Virtual reality can make you think you're racing down a speedway in a zooming car. But if you can see the scene all around you, why can't you feel it as well, taking in the motion as you hug the turns?
That's what Entrim 4D headphones, unveiled this week at the South by Southwest tech, film and music festival in Austin, Texas, try to deliver. The prototype device is from Samsung's Creative Lab, a startup "incubator" that lets employees take time out from their full-time jobs to develop product ideas.
Unlike with most headphones, the main purpose of the Entrim 4D is not to pump out sound, though it does that, too. Instead, the marquee feature is that it sends an electrical signal to the nerve of your ear, which regulates balance and motion. That tricks your brain into thinking you're moving.
"Most VR demos, you're in a chair," Steve Jung, the 32-year-old head of the project, said in an interview Tuesday. His point is that motion usually isn't part of the VR experience.
If he can make it work, that could add a crucial element to virtual reality, bringing a fuller sensory experience to an already immersive environment. In fact, Entrim is a shortening of "enter the immersive world," said Jung. Anything that can add to the experience is key, given Silicon Valley's obsession with the medium. Google, HTC and Facebook -- with which Samsung partnered for its Gear VR headset through Oculus, the social network's virtual reality company -- all have their own efforts in the works.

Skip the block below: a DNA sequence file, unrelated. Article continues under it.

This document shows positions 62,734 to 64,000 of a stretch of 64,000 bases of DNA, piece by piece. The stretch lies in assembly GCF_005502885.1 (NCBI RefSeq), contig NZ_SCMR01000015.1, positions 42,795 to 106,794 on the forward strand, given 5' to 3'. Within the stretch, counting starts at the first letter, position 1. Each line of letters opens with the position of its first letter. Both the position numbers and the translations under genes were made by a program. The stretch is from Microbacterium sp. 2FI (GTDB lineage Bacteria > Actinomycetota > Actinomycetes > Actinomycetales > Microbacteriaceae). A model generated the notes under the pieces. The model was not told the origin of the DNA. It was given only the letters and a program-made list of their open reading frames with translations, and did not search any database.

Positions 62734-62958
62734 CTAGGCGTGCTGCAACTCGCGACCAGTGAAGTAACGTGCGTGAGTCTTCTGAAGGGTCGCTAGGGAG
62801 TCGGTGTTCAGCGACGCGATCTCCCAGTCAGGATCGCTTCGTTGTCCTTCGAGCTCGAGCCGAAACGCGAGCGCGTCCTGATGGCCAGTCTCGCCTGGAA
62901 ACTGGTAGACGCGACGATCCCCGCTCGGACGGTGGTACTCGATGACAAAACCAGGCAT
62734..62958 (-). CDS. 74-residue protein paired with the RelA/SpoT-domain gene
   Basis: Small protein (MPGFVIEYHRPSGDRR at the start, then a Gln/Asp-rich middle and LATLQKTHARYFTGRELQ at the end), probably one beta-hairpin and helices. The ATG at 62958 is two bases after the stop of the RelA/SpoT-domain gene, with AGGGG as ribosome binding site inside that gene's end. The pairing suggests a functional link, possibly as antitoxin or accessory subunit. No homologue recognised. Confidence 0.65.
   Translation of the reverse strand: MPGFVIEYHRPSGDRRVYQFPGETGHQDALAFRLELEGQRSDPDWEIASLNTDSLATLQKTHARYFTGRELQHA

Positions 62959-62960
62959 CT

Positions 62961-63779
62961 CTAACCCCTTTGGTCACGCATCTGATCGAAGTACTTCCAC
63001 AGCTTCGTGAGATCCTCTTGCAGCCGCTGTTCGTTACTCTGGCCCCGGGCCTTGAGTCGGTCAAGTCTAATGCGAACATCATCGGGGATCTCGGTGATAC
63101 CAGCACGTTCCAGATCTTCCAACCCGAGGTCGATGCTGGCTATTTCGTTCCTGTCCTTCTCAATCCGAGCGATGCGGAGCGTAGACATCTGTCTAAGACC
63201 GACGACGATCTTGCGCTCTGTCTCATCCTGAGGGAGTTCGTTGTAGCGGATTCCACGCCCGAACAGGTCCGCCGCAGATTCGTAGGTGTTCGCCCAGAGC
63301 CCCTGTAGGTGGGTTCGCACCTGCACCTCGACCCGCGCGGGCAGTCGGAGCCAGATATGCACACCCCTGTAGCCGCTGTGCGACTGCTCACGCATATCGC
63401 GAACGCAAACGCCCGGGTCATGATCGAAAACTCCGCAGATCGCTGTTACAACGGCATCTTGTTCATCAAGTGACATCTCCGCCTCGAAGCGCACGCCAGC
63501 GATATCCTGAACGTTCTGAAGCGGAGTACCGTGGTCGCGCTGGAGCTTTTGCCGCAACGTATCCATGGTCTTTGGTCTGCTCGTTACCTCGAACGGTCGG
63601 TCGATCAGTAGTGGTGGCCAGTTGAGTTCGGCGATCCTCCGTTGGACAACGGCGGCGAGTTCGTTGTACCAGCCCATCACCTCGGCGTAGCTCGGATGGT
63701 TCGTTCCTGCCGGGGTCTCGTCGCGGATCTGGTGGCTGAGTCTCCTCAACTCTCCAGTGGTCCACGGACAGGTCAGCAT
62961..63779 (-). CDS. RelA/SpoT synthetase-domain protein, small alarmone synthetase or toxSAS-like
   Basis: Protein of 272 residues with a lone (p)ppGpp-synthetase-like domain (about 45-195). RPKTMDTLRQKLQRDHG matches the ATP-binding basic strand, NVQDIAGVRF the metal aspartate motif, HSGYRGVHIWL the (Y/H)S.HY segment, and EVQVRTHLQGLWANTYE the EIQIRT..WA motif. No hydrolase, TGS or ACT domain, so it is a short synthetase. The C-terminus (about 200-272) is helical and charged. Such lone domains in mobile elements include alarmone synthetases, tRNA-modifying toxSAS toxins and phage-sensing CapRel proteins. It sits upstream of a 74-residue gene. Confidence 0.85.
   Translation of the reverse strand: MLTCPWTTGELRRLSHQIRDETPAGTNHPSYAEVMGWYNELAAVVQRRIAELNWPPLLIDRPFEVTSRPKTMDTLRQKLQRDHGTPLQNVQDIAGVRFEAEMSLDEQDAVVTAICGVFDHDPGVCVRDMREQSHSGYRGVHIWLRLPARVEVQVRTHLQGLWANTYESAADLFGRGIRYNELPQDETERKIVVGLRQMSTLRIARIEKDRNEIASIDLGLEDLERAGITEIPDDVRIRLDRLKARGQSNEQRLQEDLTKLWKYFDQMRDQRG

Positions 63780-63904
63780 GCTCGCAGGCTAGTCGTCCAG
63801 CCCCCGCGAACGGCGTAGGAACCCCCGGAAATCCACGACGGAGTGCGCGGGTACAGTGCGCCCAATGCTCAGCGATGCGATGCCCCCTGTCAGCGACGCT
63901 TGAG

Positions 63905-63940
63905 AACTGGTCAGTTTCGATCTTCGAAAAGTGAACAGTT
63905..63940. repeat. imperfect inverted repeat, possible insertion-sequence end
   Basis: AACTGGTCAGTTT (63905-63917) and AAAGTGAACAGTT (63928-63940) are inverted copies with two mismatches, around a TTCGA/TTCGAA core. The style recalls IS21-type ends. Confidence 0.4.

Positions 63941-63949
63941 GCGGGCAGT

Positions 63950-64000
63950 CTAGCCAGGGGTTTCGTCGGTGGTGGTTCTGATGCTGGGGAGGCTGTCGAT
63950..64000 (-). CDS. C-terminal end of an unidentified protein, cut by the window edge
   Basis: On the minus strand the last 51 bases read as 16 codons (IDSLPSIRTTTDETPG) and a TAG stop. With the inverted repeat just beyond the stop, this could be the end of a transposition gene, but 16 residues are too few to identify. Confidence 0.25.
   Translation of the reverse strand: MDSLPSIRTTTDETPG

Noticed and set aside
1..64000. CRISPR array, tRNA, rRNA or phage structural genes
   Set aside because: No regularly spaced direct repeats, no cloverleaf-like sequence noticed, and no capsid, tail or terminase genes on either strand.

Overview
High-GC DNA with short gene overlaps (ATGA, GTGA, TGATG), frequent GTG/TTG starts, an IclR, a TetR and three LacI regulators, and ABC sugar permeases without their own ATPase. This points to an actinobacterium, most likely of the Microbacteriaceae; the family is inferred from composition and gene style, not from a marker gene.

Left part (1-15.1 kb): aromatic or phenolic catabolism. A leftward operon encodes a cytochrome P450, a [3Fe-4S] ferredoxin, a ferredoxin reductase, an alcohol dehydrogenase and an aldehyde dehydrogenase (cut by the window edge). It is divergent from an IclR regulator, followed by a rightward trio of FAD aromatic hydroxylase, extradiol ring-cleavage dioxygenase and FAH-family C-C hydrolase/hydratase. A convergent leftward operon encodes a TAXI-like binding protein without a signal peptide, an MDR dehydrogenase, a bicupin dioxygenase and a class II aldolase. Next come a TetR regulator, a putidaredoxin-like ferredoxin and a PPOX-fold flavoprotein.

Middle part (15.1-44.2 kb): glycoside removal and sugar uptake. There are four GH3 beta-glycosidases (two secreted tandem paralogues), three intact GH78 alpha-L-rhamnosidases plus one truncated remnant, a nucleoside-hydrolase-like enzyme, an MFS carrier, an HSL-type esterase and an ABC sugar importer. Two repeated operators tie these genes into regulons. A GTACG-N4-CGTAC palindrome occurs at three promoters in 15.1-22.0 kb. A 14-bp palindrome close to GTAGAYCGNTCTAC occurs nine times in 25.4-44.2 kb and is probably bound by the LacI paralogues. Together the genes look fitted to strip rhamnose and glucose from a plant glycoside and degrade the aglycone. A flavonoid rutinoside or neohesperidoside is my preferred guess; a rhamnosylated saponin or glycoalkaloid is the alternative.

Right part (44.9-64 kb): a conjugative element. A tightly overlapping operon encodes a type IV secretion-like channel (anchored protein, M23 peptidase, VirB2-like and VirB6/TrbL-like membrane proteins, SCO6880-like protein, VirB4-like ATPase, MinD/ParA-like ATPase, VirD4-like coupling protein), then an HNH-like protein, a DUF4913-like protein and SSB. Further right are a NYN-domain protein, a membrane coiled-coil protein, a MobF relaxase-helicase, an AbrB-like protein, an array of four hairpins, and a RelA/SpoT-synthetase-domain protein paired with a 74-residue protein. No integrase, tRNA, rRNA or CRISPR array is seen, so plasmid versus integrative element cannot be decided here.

I tried the Entrim 4D with a race car demo. It really does feel like you're moving, though the feeling I got was a little more like seasickness. The movement does match up with the video. When I moved my head to the left with a turn, I feel a swaying motion. But it feels more like you're rocking back and forth on a boat, instead of looping through a racetrack.
When Jung asked me how it felt, I told him I feel a little dizzy.
Yoon Chiyuh, the project's hardware engineer, said the sensation is realistic. "When you're in a car, you feel dizzy," he said. "It's the same."
Jung said he got the idea from a friend, an emergency medical technician, who told him about vestibular signals to the ear. Samsung says it's safe. Jung explains the same methods are used to train pilots and help restore balance to stroke patients.
The team tested the product on 1,500 people to hone the experience, and it developed 30 different movement patterns. You can, thankfully, adjust the level of the motion to make the feeling less intense.
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